Creating the Best Case Scenario for Cats and Dogs Living Together

Are you one of those excited pet parents who are keen to grow their family? Cutesy videos of cats and dogs playing together and the popular comic Pixie and Brutus could have influenced your choice of the next addition to your family.

But the actual thought of cats and dogs living together can still wear you down. The supposed foes may not take a liking to each other, and you may end up living the real-life Tom & Jerry series. Popular opinions around the two do not help much either. But as you will learn, so many of these ideas are just myths.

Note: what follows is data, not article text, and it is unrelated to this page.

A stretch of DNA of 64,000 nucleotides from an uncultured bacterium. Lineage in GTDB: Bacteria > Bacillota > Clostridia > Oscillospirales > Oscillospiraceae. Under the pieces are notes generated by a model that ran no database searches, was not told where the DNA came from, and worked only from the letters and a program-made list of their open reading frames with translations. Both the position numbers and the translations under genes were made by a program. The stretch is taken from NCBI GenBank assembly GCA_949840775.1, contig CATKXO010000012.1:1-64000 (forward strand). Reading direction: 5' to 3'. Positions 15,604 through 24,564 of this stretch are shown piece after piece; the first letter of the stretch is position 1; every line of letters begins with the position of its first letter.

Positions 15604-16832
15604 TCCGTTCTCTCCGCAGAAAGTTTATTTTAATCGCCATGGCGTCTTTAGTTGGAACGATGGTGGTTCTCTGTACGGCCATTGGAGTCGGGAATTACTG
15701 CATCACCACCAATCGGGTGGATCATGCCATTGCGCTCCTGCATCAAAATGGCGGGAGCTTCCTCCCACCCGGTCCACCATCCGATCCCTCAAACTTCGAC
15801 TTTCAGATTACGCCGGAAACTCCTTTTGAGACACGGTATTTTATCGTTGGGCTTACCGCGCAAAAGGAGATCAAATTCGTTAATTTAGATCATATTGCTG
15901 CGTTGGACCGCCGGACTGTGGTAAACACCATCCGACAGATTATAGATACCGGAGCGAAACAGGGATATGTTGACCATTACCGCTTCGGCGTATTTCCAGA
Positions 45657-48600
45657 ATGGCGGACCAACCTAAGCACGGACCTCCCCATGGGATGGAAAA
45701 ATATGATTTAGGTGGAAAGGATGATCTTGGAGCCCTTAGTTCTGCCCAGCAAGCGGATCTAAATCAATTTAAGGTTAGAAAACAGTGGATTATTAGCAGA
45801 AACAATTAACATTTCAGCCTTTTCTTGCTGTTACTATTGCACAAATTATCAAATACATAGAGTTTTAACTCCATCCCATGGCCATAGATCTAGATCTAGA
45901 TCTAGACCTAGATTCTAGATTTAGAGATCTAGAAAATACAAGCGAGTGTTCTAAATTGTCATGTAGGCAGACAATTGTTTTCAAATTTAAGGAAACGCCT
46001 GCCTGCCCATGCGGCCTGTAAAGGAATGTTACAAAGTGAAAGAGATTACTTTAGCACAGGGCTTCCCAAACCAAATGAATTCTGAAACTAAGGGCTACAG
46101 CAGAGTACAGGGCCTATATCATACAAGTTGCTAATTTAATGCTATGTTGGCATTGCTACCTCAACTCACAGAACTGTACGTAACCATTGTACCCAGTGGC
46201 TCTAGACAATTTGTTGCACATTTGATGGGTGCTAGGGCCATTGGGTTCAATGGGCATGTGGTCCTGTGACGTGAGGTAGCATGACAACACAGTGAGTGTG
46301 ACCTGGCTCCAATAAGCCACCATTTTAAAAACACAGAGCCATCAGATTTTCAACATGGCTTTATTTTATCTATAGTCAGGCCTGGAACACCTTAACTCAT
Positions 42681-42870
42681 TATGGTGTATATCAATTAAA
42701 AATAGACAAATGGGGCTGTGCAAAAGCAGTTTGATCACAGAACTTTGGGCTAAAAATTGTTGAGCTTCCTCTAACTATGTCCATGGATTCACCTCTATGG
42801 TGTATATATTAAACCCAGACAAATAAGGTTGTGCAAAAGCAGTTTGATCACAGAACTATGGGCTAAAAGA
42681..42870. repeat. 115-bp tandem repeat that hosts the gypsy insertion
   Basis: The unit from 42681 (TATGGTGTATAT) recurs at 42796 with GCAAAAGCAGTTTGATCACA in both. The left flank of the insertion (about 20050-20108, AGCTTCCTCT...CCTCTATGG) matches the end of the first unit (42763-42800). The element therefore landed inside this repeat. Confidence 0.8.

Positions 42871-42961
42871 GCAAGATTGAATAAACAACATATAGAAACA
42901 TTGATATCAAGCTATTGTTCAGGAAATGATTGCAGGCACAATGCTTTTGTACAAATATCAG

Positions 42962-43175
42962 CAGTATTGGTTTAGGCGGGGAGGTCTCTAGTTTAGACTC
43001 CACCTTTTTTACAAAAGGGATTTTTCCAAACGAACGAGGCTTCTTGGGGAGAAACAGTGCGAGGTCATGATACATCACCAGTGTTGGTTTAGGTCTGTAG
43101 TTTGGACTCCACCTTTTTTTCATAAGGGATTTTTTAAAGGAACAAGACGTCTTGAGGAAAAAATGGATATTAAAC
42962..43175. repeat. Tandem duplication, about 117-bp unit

Not only can cats and dogs live together, but they can even forge close bonds with each other. Quick heads-up, not all breeds of cats can get along with all breeds of dogs and vice versa. But socializing with the other species in their kittenhood and puppyhood can help.

Below, we share tips and tricks suggested by expert trainers, behaviorists, and experienced owners for your convenience.

(Watch out for the bonus information in the article!)

Understanding Your Pets

Irrespective of the species of your pet, it is important to understand their nature. Without developing a nuanced understanding of their nature, you might overwhelm your new friend, eventually resulting in the pets displaying unpredictable behavior.

Understanding the nature of both existing and new pets before bringing them home is key to providing them with a safe, loving environment where they can thrive. Let’s break down the process further in more detail.